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Built my first 300B amp - have lots of questions!
Built my first 300B amp - have lots of questions!
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Old 13th February 2019, 05:25 AM   #21
jmpsmash is offline jmpsmash
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Join Date: Aug 2002
Location: SF Bay Area, US
Quote:
Originally Posted by Hearinspace View Post
With those 300Bs THE very first thing I'd do is go to a soft start dc filament supply like Rod Coleman's kits After that, Bob's your uncle.
Quote:
Originally Posted by kevinkr View Post
I second that recommendation, better sound and the CCS limits inrush current to the operating value which is much kinder to the filaments.
Oh. I looked at the Rod Coleman's kit. Looks really nice. Right now I have a 5VAC transformer for each of the 300B. I will have to throw them away though. Need to think about it really hard first!

Quote:
Originally Posted by grovergardner View Post
Before you do anything else try replacing the 22uF Obbligatos with some standard 47uF electrolytics in series. <snip>
Thanks! And thanks for that really useful info. If you didn't tell me, changing the Obbligatos would be the last thing I'd try! I got those Obbligatos coz someone was getting rid of them, practically unused, at huge discount. I thought I found a good deal. ah well. Let me try swapping in some Mundorf Myltic as I have some lying around.

I just checked, those are 100R pots, not 200R as I have on the schematic. I have problem finding them at 2W ratings. I found them in Amazon actually and they are the smallest value. Where would be a good source?

As for different driver tubes, I do plan to keep trying different drivers and different designs. I am really enjoying this build and have learned a bunch already. I want to gain even more experience as I go.

Quote:
Originally Posted by kevinkr View Post
I use MM amorphous core interstages in some of my amplifiers, they work very well. With triode connected D3A, 180V supply is more than sufficient.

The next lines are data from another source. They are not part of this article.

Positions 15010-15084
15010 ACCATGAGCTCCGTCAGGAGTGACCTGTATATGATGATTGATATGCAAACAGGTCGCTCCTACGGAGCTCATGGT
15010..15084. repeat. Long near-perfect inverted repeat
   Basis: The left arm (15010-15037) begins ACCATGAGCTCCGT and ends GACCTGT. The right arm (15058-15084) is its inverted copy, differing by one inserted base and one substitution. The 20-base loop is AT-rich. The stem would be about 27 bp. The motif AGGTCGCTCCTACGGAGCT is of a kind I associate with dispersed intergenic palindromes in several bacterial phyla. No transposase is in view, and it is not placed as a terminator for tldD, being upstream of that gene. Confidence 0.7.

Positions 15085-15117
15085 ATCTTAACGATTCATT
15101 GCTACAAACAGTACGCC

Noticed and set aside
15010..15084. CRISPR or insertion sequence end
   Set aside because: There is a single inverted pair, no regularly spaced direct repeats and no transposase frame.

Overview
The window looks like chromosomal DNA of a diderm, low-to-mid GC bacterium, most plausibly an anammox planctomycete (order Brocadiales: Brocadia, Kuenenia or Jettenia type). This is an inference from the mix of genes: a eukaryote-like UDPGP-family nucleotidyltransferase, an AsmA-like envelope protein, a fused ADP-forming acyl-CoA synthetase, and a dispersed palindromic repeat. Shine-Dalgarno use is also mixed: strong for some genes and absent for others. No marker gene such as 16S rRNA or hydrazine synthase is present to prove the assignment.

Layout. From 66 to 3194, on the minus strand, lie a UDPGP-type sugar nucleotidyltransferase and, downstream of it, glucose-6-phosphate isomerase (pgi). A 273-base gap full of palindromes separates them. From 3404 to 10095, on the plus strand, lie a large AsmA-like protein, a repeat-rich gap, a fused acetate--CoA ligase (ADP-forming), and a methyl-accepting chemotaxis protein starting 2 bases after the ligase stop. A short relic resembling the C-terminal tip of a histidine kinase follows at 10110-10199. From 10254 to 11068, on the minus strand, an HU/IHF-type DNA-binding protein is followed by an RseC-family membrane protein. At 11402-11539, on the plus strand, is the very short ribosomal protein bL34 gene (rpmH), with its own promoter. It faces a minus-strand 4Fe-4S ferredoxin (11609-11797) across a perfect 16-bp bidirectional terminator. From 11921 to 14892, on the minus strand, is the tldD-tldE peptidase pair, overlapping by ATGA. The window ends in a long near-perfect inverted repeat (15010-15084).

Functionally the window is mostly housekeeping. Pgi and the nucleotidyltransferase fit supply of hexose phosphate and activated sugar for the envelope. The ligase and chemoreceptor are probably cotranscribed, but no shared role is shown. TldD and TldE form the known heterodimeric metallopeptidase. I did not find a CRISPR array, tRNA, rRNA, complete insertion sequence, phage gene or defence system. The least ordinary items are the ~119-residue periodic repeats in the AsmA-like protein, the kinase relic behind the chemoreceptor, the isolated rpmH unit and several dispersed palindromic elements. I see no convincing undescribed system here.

I was afraid you would say that. They are very pricey. Might have to give Yves a mail. Which ones have you used? ITA-01?

If you take a look, I have left a space at the chassis for the eventual IT. Well... eventually.

Quote:
Originally Posted by kevinkr View Post
Cascode CCS and LED based bias on the cathode is my current recipe. Works quite well. <snip>
I briefly played around with LED bias. I had started the project with the popular dual stage DC coupled 6SN7 topology and used LED biased for the first stage. It worked but when I was probing around the scope showed some very noisy voltage oscillation at the LED anode. So i went back to resistor only bias (I didn't care for the extra gain as the 2x stage already have way too much gain). I might play around with it again, maybe with different brand's LEDs.

Right now, I will fix the shouty high first and then will try CCS next.

Quote:
Originally Posted by rongon View Post
It's generally easier to achieve success with more parts doing less work than with less parts doing more work. <snip>
How does DC coupling work here? It will need to be negative DC, no?

I had plan to try some form of 6L6 tube 2nd stage driving 300B. Too many things to play with.

Quote:
Originally Posted by RajkoM View Post
Long before Damir had tested a lot of drivers for the 300B SET in another forum. <snip>
great info! More stuff to play with.

Quote:
Originally Posted by musical noise View Post
Your current operating point for the driver tube as calculated from the schematic you provided <snip>
yes. that makes a lot of sense. really appreciate the explanation.